HIV

BlueCross BlueShield begins new discrimination against cancer and HIV patients

It’s called adverse tiering. It’s been reported on in outlets from the New England Journal of Medicine to the New York Times.

It’s the new way health insurance companies are trying to discriminate against "costly" patients and push those patients off their plans.

And it has arrived with a vengance in North Carolina.

Why North Carolina Needs Syringe Decriminalization

What a used syringe looks like

Why North Carolina Needs Syringe Decriminalization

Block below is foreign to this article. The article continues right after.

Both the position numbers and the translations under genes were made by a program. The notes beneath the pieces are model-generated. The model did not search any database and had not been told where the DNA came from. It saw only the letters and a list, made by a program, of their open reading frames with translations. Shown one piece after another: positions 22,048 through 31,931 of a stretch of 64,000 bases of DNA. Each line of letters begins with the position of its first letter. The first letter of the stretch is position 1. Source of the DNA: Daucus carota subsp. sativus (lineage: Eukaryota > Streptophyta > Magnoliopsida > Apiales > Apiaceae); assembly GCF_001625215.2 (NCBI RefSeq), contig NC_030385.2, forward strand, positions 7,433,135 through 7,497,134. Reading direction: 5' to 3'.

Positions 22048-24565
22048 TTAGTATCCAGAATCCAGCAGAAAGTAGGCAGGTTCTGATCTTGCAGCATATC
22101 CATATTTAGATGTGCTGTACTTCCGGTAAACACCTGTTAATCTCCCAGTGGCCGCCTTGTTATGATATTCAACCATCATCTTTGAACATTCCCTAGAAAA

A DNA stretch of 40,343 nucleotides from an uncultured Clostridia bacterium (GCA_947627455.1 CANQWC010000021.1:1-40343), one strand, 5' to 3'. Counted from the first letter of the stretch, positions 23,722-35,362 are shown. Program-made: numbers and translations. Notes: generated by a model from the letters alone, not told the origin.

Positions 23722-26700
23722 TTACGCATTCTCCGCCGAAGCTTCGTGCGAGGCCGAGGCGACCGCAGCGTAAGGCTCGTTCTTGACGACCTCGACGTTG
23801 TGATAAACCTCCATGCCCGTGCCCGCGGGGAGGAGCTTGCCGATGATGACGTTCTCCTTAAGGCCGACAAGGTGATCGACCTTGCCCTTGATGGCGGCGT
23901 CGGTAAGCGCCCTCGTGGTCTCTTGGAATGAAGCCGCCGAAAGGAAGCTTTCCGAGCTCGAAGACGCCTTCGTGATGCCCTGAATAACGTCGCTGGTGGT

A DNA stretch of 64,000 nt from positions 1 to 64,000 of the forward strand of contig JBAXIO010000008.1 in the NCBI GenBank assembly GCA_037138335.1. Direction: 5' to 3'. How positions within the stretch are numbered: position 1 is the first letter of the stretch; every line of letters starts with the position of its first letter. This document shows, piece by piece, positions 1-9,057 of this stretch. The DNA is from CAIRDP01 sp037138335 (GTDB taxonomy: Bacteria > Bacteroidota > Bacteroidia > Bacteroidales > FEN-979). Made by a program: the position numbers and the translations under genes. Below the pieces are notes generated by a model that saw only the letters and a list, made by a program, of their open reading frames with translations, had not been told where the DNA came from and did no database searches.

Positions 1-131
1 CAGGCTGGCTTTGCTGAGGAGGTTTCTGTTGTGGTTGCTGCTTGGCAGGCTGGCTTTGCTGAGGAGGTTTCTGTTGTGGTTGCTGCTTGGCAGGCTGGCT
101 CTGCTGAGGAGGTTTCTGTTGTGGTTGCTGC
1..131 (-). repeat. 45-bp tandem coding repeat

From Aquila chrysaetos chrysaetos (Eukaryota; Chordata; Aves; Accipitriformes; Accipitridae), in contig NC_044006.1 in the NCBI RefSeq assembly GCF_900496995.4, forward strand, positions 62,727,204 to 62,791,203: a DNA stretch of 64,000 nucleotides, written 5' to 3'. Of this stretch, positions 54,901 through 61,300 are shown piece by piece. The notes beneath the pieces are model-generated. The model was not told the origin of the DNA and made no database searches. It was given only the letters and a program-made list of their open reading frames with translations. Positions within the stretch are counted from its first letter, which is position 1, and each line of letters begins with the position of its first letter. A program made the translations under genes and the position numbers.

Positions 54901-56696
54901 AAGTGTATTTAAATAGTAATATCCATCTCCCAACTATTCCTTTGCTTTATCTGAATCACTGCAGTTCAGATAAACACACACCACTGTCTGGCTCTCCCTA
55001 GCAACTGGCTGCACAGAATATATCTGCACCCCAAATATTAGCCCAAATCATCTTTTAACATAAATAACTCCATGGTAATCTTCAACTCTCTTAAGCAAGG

It’s time for North Carolina to do something about its heroin problem. Over the past 6 years, state heroin use rates have more than tripled. More heroin means more injection drug use. More injection drug use means more syringes that could harm children, police officers and the community by transmitting viruses such as HIV and hepatitis B and C. Regardless of whether you choose to use drugs, what happens to those syringes affects all of us. To protect the health and safety of North Carolinians, the state needs to decriminalize syringes. Syringe decriminalization, or removing syringes from the list of items considered drug paraphernalia, lowers the incidence of accidental needle-stick injury to law enforcement and the public, decreases the transmission of blood borne viruses, and allows for safe disposal of used syringes.

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